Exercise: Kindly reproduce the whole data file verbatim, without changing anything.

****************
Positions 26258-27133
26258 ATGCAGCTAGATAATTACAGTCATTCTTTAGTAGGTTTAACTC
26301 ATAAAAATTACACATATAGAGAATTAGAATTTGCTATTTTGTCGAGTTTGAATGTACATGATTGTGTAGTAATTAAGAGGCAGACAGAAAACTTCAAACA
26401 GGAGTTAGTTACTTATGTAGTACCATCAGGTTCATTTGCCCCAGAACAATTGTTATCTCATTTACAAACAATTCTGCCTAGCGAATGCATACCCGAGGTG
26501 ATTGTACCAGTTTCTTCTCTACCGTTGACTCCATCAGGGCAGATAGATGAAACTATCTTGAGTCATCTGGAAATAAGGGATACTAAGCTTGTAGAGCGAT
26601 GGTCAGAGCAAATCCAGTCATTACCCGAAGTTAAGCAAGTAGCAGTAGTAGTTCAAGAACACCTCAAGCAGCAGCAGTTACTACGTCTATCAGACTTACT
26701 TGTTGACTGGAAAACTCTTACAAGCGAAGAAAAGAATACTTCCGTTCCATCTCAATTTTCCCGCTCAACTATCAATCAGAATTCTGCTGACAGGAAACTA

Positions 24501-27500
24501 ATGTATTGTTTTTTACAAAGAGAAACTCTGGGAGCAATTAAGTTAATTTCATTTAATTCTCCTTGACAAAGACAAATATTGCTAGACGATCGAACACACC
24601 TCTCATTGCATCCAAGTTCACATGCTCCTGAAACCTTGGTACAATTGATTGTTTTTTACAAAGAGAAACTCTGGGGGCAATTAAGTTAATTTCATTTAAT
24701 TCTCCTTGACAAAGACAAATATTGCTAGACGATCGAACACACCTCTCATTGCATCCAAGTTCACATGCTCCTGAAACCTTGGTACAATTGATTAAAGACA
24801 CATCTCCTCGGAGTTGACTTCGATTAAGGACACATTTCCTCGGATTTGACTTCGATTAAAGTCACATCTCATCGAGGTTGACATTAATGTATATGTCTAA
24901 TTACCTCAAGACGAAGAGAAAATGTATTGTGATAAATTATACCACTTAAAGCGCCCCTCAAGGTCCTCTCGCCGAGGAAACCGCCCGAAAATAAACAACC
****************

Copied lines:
Positions 26258-27133
26258 ATGCAGCTAGATAATTACAGTCATTCTTTAGTAGGTTTAACTC
26301 ATAAAAATTACACATATAGAGAATTAGAATTTGCTATTTTGTCGAGTTTGAATGTACATGATTGTGTAGTAATTAAGAGGCAGACAGAAAACTTCAAACA
26401 GGAGTTAGTTACTTATGTAGTACCATCAGGTTCATTTGCCCCAGAACAATTGTTATCTCATTTACAAACAATTCTGCCTAGCGAATGCATACCCGAGGTG
26501 ATTGTACCAGTTTCTTCTCTACCGTTGACTCCATCAGGGCAGATAGATGAAACTATCTTGAGTCATCTGGAAATAAGGGATACTAAGCTTGTAGAGCGAT
26601 GGTCAGAGCAAATCCAGTCATTACCCGAAGTTAAGCAAGTAGCAGTAGTAGTTCAAGAACACCTCAAGCAGCAGCAGTTACTACGTCTATCAGACTTACT
26701 TGTTGACTGGAAAACTCTTACAAGCGAAGAAAAGAATACTTCCGTTCCATCTCAATTTTCCCGCTCAACTATCAATCAGAATTCTGCTGACAGGAAACTA

Positions 24501-27500
24501 ATGTATTGTTTTTTACAAAGAGAAACTCTGGGAGCAATTAAGTTAATTTCATTTAATTCTCCTTGACAAAGACAAATATTGCTAGACGATCGAACACACC
24601 TCTCATTGCATCCAAGTTCACATGCTCCTGAAACCTTGGTACAATTGATTGTTTTTTACAAAGAGAAACTCTGGGGGCAATTAAGTTAATTTCATTTAAT
24701 TCTCCTTGACAAAGACAAATATTGCTAGACGATCGAACACACCTCTCATTGCATCCAAGTTCACATGCTCCTGAAACCTTGGTACAATTGATTAAAGACA
24801 CATCTCCTCGGAGTTGACTTCGATTAAGGACACATTTCCTCGGATTTGACTTCGATTAAAGTCACATCTCATCGAGGTTGACATTAATGTATATGTCTAA
24901 TTACCTCAAGACGAAGAGAAAATGTATTGTGATAAATTATACCACTTAAAGCGCCCCTCAAGGTCCTCTCGCCGAGGAAACCGCCCGAAAATAAACAACC